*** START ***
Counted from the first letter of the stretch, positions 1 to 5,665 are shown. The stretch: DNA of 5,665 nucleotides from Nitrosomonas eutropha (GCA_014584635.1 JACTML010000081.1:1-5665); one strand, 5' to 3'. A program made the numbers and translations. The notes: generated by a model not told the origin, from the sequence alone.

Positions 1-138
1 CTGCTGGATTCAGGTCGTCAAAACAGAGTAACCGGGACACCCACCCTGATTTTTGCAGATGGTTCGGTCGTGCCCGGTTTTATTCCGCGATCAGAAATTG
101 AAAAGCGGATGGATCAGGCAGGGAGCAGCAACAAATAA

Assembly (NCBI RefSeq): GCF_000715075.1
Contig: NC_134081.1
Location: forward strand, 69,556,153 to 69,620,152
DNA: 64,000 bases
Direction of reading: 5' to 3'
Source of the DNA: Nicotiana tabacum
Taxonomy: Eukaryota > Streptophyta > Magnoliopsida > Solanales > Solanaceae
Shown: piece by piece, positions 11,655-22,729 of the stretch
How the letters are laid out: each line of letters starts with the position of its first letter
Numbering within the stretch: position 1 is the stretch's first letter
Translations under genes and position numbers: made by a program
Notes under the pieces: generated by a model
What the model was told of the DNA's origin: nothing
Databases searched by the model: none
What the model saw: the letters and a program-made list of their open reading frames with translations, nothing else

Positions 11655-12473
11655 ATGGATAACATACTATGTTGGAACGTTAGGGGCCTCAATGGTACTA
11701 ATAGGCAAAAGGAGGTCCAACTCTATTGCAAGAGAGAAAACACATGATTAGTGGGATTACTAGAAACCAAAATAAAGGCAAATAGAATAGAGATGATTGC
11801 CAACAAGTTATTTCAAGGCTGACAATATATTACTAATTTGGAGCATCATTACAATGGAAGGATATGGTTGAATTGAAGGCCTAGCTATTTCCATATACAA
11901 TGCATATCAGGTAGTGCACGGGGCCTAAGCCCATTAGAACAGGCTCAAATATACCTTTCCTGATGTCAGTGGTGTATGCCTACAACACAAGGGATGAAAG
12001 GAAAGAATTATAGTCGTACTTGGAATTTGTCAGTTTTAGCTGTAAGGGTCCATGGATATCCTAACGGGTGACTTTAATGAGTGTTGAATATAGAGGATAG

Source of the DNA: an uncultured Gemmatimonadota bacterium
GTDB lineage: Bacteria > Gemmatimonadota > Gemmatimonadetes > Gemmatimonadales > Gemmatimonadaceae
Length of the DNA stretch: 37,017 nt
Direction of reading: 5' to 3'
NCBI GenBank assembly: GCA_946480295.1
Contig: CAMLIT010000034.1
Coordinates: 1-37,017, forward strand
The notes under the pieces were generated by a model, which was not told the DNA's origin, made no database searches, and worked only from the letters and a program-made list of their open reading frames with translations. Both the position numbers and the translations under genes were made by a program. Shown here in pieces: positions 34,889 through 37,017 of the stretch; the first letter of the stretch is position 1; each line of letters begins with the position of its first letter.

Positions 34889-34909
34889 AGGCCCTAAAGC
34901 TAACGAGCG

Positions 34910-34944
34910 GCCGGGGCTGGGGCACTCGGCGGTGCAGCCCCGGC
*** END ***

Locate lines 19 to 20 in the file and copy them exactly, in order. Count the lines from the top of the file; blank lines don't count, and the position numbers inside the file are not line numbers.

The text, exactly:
What the model saw: the letters and a program-made list of their open reading frames with translations, nothing else

Positions 11655-12473